A major international lender with branches in Australia has agreed to pay US$885 million to settle government claims related to mortgage-backed securities.
Swiss bank Credit Suisse reached the agreement with the Federal Housing Finance Agency, which had sued the lender for allegedly misleading mortgage giants Fannie Mae and Freddie Mac about the quality of mortgage-backed securities sold between 2005 and 2007.
“As a result of defendants' misstatements and omissions of material fact, Fannie Mae and Freddie Mac have suffered substantial losses as the value of their holdings has significantly deteriorated,” court documents said.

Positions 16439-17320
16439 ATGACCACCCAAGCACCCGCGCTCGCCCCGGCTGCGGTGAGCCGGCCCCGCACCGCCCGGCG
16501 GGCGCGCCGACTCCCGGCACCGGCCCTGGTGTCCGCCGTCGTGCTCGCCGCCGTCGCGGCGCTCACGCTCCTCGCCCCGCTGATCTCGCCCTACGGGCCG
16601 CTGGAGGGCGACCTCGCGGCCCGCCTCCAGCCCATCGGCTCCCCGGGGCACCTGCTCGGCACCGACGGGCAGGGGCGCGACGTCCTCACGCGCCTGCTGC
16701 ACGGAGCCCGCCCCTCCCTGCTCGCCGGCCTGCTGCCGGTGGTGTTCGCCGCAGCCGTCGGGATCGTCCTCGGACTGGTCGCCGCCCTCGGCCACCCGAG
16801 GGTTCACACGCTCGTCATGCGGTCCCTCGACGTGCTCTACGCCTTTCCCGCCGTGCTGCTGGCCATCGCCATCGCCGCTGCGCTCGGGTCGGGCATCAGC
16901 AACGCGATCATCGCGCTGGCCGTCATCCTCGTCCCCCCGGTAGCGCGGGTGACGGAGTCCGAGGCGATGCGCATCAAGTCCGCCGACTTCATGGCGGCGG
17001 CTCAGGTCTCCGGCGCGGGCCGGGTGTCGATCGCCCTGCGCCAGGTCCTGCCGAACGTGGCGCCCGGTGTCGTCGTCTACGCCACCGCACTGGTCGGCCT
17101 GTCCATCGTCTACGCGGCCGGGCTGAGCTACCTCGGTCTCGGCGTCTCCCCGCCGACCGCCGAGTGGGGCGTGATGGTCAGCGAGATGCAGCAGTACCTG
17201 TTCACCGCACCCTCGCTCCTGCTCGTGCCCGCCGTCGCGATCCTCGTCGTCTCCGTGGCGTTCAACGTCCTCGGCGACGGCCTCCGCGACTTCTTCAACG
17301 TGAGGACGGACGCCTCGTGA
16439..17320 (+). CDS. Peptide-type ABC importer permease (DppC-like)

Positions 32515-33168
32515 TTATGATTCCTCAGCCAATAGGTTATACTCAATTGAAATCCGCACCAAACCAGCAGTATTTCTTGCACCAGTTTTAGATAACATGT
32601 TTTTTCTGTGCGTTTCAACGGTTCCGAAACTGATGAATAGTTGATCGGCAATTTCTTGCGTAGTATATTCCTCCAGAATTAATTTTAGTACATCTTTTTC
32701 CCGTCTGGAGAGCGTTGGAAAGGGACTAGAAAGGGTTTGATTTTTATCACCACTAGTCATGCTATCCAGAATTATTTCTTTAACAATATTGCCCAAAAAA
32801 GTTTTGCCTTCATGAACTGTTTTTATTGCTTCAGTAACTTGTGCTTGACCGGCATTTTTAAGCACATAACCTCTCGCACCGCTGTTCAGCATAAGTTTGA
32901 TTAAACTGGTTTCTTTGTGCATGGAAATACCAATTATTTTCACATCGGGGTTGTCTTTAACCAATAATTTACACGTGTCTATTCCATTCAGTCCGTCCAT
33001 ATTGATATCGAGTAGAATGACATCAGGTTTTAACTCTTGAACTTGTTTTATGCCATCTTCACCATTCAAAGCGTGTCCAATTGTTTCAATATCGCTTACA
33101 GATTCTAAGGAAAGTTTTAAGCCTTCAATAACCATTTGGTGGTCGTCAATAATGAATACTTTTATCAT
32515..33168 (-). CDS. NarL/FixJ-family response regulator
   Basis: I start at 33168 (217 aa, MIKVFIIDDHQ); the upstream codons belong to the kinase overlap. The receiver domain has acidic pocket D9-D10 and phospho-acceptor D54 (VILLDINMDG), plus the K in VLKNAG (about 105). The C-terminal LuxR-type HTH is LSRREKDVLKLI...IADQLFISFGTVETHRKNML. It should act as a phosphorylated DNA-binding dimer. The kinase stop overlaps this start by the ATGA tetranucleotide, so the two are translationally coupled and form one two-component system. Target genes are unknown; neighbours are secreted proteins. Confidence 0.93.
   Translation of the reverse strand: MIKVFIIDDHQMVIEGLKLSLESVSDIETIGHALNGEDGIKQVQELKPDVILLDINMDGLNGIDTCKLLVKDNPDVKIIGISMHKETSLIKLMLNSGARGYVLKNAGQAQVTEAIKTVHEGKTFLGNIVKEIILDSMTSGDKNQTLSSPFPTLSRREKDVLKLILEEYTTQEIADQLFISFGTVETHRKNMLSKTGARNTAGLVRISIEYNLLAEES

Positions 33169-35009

Under the terms of the settlement, Credit Suisse will pay around $234 million to Fannie Mae and around $651 million to Freddie Mac, institutions the US government seized amid the 2008 financial crisis to prevent their collapse.
The settlement resolved all claims in the lawsuit, as well as claims against Credit Suisse in a separate lawsuit filed primarily against Ally Financial, according to the FHFA.
The FHFA filed lawsuits against 18 banks in 2011 alleging problems with their sales of mortgage-backed securities. The Credit Suisse agreement is the ninth settlement announced in relation to those suits, the FHFA said.
Lenders that have yet to settle with the agency include Bank of America and Goldman Sachs, according to a MarketWatch report.
Credit Suisse is also one of 14 Swiss banks under US investigation for allegedly accepting tens of billions of undeclared dollars from US citizens trying to avoid taxes.
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